News / Europe

No Sign of Breakthrough at Russia-Ukraine Gas Talks

Russian President Vladimir Putin (R) speaks with his Ukrainian counterpart Viktor Yanukovich during their meeting at the Zavidova residence in the Tver region, March 4, 2013
Russian President Vladimir Putin (R) speaks with his Ukrainian counterpart Viktor Yanukovich during their meeting at the Zavidova residence in the Tver region, March 4, 2013
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Reuters
Russian President Vladimir Putin and Ukrainian leader Viktor Yanukovich ended talks on Monday without any sign of a breakthrough to end a standoff over the price of gas imports to Kyiv.

Ukraine, a transit route for more than half of Russian gas shipped to the European Union, wants to pay less for gas from Russia because it says a 2009 deal set an exorbitant price.

Moscow has sought concessions in return, such as Ukraine joining a post-Soviet trade bloc led by Moscow and giving up control of its pipeline network.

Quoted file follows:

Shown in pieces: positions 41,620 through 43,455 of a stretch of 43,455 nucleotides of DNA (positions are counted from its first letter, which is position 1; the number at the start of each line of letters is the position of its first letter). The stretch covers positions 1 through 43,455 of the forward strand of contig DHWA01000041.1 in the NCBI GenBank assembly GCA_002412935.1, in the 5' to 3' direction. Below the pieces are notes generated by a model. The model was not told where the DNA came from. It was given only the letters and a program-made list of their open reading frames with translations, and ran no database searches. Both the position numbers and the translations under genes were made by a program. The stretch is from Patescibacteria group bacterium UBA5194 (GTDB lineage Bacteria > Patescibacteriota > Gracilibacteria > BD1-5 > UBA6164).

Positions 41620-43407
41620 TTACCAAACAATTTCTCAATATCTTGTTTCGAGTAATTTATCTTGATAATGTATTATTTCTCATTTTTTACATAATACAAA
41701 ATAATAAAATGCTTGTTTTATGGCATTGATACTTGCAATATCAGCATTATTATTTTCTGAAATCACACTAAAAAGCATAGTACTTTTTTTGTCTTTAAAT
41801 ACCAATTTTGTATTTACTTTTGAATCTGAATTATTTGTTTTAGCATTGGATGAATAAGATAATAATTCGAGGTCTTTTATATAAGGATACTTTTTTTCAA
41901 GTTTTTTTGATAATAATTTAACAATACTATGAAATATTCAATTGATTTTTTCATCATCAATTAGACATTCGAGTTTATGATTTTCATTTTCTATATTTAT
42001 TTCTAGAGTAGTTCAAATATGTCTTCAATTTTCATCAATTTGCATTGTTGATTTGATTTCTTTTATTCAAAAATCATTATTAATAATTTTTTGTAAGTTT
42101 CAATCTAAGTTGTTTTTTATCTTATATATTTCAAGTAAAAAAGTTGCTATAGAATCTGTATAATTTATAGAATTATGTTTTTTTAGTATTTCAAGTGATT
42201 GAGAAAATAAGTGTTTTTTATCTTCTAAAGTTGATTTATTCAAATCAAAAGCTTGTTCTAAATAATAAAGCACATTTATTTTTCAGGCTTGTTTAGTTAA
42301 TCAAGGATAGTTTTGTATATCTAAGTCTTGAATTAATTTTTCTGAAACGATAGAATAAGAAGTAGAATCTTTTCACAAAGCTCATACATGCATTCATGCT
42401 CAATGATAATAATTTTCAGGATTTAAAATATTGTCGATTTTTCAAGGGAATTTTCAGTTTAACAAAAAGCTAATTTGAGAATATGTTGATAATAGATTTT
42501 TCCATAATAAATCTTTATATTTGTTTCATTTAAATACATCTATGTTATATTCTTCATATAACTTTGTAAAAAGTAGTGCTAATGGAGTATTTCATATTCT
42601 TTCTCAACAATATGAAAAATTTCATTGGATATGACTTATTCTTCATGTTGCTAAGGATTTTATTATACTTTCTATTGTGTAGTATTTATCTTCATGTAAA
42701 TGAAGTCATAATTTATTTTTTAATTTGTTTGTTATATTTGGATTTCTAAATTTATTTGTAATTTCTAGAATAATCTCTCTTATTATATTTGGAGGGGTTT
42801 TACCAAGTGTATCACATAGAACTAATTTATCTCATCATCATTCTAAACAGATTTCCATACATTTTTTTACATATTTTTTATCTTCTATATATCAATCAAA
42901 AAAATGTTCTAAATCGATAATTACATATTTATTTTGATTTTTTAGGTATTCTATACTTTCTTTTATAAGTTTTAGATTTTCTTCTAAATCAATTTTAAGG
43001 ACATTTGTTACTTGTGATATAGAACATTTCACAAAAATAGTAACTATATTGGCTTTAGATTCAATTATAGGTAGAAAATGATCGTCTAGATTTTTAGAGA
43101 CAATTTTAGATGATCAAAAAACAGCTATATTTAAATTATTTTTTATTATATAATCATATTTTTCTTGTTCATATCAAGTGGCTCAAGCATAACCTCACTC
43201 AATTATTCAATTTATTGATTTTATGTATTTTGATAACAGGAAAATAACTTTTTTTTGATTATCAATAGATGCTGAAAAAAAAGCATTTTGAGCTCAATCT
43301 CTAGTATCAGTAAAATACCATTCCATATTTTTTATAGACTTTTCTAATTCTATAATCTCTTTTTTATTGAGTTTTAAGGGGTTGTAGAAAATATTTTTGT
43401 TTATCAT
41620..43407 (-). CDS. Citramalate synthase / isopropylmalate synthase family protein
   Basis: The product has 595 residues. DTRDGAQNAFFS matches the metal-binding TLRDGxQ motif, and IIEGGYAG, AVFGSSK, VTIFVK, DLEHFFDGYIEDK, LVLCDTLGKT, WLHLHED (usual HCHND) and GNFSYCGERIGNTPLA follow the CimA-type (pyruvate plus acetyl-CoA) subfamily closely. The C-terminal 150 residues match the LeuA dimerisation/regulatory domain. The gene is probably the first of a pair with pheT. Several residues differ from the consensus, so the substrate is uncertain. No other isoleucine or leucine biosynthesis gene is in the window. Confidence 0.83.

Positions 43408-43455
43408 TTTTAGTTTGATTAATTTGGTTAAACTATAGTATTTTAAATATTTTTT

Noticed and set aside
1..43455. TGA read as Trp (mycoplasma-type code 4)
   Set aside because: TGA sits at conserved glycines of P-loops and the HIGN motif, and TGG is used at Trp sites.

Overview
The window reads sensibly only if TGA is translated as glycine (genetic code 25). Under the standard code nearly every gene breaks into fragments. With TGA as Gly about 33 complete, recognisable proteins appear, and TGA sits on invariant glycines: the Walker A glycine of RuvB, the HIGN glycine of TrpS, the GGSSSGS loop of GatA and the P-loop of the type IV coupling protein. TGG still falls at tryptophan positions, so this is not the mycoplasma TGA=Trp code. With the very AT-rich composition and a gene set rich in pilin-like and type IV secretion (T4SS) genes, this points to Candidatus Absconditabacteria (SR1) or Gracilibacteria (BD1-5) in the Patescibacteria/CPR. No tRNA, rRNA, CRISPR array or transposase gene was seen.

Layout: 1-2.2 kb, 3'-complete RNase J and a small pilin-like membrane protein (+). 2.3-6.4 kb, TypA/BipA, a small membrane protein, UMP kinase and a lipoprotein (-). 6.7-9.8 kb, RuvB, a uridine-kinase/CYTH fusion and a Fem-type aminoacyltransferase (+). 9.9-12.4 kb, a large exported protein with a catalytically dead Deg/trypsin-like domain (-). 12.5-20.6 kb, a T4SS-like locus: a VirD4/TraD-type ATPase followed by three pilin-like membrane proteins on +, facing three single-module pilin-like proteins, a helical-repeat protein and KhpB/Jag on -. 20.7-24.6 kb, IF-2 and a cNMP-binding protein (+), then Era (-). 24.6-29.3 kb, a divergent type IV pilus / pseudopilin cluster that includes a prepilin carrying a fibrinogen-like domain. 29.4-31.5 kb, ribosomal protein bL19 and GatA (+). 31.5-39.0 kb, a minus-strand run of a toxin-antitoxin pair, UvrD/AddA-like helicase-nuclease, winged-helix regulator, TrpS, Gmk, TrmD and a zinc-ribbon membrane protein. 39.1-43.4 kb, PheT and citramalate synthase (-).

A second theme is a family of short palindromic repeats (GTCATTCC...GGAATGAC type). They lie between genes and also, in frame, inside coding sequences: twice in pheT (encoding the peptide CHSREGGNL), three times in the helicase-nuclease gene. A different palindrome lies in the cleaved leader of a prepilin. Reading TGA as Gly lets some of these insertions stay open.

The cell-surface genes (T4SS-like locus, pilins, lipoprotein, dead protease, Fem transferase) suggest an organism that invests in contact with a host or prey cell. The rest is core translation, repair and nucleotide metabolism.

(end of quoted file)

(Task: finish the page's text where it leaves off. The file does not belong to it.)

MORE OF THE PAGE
The two presidents' negotiations outside Moscow ended without any statement, and Putin's spokesman declined to say whether talks would continue.

The dispute between the two former Soviet republics is watched closely in Europe, which receives a quarter of its gas from Russia and as energy supply troubles have underscored Europe's vulnerability to imports recently.

On Monday, Putin and Yanukovich met in Zavidovo, some 120 kilometers (75 miles) north of Moscow, a favored hunting spot of former Soviet leader Leonid Brezhnev.

Putin, who has called the Soviet Union's collapse "the biggest geopolitical catastrophe of the century", suggested Moscow's economic cooperation with Kyiv could be in jeopardy if it refused to join the customs union, which links Kazakhstan, Russia and Belarus.

"The closer we work with Kazakhstan and Belarus, the harder it is for Ukraine to enter our markets," Putin said at the start of the meeting with Yanukovich.

But Yanukovich has refused to bend to Russia's calls for its participation in the union and Kiev has sought to balance ties between Moscow and the EU, which doesn't approve of its possible entrance into the trade bloc.

In 2011, Russia struck a deal with customs union-member Belarus that sold 1,000 cubic metres of gas at $165.60 - compared to the $430 Russia charges Ukraine and the $366 it expects to sell in Europe on average this year.

Yanukovich has called the expensive gas it imports from Russia "the noose around our neck". 

"The development of economic integration and Ukraine's cooperation with the Customs Union have to be discussed," he said to Putin on Monday.

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